Posts Tagged mortality

Why mortality?

In the LDS Gospel, we believe that we lived before this life, as spirits, literal creations of Heavenly Parents.  We also believe that we will have a life after this one, where eventually we will be reunited with a perfected form of the body we have in this life, to continue to progress to being like out Heavenly Mother and Father.  We understand two very specific reasons for this mortality, and have quite a bit of speculation on other reasons for mortality.

First, we needed to have a body.  Our Heavenly Parents had physical forms, but we did not.  To become more like them, we needed to also have physical forms added to us, though these physical forms weren’t without down sides.  The instincts, the nature of these bodies would have both good and bad qualities, which would need to be tempered and brought into submission with the laws set up God (our heavenly Parents).  Giving in to some of these instincts would be a form of sin, with which we could not be in the presence of our God.  To compensate for the inevitable sin by every child of God, a Savior was needed, and provided, in the meridian of time.

Second, there are ordinances that need to be accomplished to both affirm the desire to follow God and endow us with some of the Power of God if we follow His (and Her) will.  This is Baptism and the other ordinances LDS go through for themselves and their dead in the Temple.  Baptism is not simply for cleansing us from sin, but also to show our commitment to follow God’s will.  This is why Jesus also submitted to Baptism, even though He was sinless.  This is why the work to Baptise the dead (by proxy) is necessary for all those who have attained an age where they could make that commitment.  We don’t simply wait for the dead to be resurrected to be baptized, because evidently this work needs to be done by someone who is mortal.  (I don’t know why, but that is the only reason I can see for doing proxy work at all)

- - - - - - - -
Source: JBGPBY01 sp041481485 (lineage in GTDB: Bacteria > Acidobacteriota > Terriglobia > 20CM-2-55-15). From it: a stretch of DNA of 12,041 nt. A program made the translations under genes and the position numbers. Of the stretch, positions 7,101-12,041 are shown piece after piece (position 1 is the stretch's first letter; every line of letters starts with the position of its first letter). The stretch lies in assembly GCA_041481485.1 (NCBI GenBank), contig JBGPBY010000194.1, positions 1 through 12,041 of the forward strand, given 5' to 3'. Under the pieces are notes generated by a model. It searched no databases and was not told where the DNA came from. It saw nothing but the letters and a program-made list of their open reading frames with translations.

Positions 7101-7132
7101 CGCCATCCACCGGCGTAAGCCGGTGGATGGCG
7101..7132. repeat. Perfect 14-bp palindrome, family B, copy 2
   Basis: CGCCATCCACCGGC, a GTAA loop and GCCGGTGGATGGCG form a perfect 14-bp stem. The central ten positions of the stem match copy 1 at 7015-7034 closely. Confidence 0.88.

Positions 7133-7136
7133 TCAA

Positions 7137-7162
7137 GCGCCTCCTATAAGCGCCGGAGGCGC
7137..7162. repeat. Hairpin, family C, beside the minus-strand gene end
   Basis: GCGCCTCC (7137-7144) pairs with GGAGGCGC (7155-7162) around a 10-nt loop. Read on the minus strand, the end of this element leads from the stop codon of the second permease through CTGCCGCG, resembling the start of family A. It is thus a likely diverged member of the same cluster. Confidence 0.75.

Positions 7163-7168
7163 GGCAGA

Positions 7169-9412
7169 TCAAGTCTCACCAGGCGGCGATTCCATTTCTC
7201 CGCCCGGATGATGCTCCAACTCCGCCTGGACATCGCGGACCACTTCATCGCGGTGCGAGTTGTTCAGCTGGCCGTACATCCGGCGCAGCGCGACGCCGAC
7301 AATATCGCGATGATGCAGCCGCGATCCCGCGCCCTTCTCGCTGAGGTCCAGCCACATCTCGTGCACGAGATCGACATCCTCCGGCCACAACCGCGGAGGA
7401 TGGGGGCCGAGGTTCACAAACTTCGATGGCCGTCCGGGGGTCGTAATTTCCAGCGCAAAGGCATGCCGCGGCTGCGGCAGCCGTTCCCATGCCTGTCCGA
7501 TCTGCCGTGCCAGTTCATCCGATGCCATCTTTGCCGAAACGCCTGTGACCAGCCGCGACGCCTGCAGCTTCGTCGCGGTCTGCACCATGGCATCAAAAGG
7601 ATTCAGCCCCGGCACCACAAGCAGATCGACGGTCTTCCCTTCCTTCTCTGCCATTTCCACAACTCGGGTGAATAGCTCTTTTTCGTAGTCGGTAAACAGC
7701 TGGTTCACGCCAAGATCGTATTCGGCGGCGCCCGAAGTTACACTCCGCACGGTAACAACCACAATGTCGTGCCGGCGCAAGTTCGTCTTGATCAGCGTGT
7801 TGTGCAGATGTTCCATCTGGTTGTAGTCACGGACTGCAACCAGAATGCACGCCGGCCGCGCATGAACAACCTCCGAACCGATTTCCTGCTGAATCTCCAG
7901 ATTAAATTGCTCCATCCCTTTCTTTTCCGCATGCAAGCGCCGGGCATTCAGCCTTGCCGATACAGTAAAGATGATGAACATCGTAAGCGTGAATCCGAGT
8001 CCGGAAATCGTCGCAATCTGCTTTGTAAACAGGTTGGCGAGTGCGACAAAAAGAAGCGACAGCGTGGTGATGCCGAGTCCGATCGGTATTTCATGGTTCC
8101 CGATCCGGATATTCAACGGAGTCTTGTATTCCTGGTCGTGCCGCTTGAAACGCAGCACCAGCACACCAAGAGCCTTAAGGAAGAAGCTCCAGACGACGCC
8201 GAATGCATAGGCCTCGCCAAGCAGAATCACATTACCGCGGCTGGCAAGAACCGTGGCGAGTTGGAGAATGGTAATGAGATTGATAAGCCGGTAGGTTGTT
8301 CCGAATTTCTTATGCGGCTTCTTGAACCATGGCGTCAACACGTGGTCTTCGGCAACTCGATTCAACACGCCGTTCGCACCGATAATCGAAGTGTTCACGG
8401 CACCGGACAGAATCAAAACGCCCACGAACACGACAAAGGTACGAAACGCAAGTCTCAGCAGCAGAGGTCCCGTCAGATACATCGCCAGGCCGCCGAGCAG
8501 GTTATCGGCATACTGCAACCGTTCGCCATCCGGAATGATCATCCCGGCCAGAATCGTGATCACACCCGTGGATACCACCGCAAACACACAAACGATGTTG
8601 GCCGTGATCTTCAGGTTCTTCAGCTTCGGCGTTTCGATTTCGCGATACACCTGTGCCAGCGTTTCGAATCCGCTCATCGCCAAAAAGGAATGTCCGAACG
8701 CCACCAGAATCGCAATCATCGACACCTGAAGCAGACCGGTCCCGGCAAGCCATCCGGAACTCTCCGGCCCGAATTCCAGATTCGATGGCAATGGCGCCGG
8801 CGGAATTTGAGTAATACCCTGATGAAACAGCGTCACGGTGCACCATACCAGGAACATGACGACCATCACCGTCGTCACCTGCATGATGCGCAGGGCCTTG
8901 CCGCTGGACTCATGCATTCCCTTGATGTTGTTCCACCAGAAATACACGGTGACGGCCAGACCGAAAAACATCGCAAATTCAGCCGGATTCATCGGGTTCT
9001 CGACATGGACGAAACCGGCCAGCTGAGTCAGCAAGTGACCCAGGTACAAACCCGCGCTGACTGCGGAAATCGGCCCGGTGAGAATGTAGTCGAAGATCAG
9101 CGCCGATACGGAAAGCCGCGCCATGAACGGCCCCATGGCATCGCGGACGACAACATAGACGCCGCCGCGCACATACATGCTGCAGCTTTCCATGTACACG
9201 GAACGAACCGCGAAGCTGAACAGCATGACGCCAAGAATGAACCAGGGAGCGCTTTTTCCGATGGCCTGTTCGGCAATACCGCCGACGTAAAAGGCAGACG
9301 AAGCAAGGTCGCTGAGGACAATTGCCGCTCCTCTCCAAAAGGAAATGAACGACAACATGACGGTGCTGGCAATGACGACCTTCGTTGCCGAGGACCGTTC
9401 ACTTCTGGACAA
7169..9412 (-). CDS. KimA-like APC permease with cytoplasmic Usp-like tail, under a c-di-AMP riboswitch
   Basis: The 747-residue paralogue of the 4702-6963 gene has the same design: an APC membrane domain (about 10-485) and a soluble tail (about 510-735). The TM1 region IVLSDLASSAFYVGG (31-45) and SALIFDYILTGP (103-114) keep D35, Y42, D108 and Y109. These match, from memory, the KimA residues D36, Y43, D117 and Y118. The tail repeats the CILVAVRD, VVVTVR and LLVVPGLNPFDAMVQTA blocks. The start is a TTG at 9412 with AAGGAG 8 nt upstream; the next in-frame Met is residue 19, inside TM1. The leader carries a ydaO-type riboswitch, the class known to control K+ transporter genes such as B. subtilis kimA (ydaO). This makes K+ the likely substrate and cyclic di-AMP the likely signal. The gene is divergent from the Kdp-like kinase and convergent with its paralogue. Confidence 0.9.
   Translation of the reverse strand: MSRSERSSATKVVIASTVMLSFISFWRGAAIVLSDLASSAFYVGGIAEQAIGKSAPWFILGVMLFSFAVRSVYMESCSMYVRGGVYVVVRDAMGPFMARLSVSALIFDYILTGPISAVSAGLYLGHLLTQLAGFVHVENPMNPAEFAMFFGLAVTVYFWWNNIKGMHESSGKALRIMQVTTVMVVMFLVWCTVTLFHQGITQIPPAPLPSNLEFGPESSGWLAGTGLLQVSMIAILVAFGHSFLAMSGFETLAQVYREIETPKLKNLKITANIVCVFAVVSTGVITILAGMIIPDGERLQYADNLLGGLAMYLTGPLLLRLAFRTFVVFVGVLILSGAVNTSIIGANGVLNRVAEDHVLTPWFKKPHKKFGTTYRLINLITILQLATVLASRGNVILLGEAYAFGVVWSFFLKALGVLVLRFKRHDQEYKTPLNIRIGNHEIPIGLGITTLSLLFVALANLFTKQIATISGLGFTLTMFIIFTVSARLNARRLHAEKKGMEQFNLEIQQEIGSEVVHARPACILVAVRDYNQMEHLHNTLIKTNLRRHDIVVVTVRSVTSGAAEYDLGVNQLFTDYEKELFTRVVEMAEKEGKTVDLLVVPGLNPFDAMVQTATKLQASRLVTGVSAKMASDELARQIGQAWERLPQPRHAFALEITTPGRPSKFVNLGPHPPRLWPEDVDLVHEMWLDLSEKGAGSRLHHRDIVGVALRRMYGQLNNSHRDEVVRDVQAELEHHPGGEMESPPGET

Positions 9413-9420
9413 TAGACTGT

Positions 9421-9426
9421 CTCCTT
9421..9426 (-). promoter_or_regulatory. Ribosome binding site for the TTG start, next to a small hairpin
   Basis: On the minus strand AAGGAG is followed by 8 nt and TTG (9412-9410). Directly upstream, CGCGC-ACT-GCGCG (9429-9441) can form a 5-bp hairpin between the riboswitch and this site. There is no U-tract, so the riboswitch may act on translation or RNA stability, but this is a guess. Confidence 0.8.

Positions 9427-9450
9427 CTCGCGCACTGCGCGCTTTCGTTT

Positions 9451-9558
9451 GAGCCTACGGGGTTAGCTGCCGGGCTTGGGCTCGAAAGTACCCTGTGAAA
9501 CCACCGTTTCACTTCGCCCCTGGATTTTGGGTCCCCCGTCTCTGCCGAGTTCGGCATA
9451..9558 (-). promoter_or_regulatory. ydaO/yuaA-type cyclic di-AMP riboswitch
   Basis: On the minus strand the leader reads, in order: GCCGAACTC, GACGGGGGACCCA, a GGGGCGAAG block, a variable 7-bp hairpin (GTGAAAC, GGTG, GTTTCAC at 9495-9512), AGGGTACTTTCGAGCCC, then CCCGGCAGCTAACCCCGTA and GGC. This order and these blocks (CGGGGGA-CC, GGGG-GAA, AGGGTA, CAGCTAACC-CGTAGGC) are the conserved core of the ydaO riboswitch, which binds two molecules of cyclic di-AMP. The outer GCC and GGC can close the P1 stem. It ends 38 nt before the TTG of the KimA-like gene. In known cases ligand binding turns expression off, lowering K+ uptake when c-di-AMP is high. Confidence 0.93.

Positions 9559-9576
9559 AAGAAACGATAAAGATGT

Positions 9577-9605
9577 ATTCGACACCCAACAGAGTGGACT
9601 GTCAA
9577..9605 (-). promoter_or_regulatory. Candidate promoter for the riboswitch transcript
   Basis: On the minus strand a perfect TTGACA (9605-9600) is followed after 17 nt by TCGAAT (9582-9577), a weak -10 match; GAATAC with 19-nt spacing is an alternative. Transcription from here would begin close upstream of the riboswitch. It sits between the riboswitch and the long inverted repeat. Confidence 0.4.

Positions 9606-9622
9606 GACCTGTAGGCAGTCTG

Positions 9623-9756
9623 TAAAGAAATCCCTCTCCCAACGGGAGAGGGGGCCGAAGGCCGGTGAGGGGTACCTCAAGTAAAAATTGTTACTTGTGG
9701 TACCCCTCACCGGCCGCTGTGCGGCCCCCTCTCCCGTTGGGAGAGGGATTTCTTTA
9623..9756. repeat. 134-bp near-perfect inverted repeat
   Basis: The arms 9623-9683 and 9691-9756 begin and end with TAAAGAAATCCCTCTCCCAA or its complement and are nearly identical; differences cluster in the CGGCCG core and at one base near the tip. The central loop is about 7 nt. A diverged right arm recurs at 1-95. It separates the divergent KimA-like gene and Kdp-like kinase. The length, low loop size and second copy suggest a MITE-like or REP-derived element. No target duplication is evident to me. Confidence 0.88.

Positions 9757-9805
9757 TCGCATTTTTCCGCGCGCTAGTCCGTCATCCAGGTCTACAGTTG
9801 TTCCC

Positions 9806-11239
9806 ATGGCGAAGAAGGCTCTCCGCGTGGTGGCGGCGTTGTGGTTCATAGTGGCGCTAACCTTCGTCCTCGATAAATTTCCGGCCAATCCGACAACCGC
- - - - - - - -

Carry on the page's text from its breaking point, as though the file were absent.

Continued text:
Now, to the speculations.  I’d submit one – the need to experience pain.  Everyone, no matter how long they live on this Earth, experiences some pain.  It may be brief, but every one who has lived has experienced both physical and spiritual pain.  Those who have lived the briefest of lives have not only felt the physical pain of their journey to death, but also the spiritual pain of being separated from the mortal parents they were born to.

Some have postulated on the necessities of childbearing, parenthood, marriage, and many other things seemingly necessary to fully experiencing mortality, but all these are extras.  They may be enjoyable, growth inducing extras, but they are extras all the same.  Why some of us need these extras is known to our Heavenly Parents, and we have to trust in their wisdom and timing.  I put these all into extras because all of these do not happen for many of God’s children.  Those of us in mortality do have growth and learning to do in this life, and we should not speculate on why some of us are given some experiences that others are not, but we can trust that the learning and experience we have in this life are intended for our growth, no matter if they are hard, joyful, scarring, or easy.

What is the point of mortality?  In general, we can only come up with a few points.  Individually, we can scarcely speculate, since we have no perspective or even knowledge of each individual in the eternities.  We can only do the best we can with what we have been given, and do our best to help others on their way.


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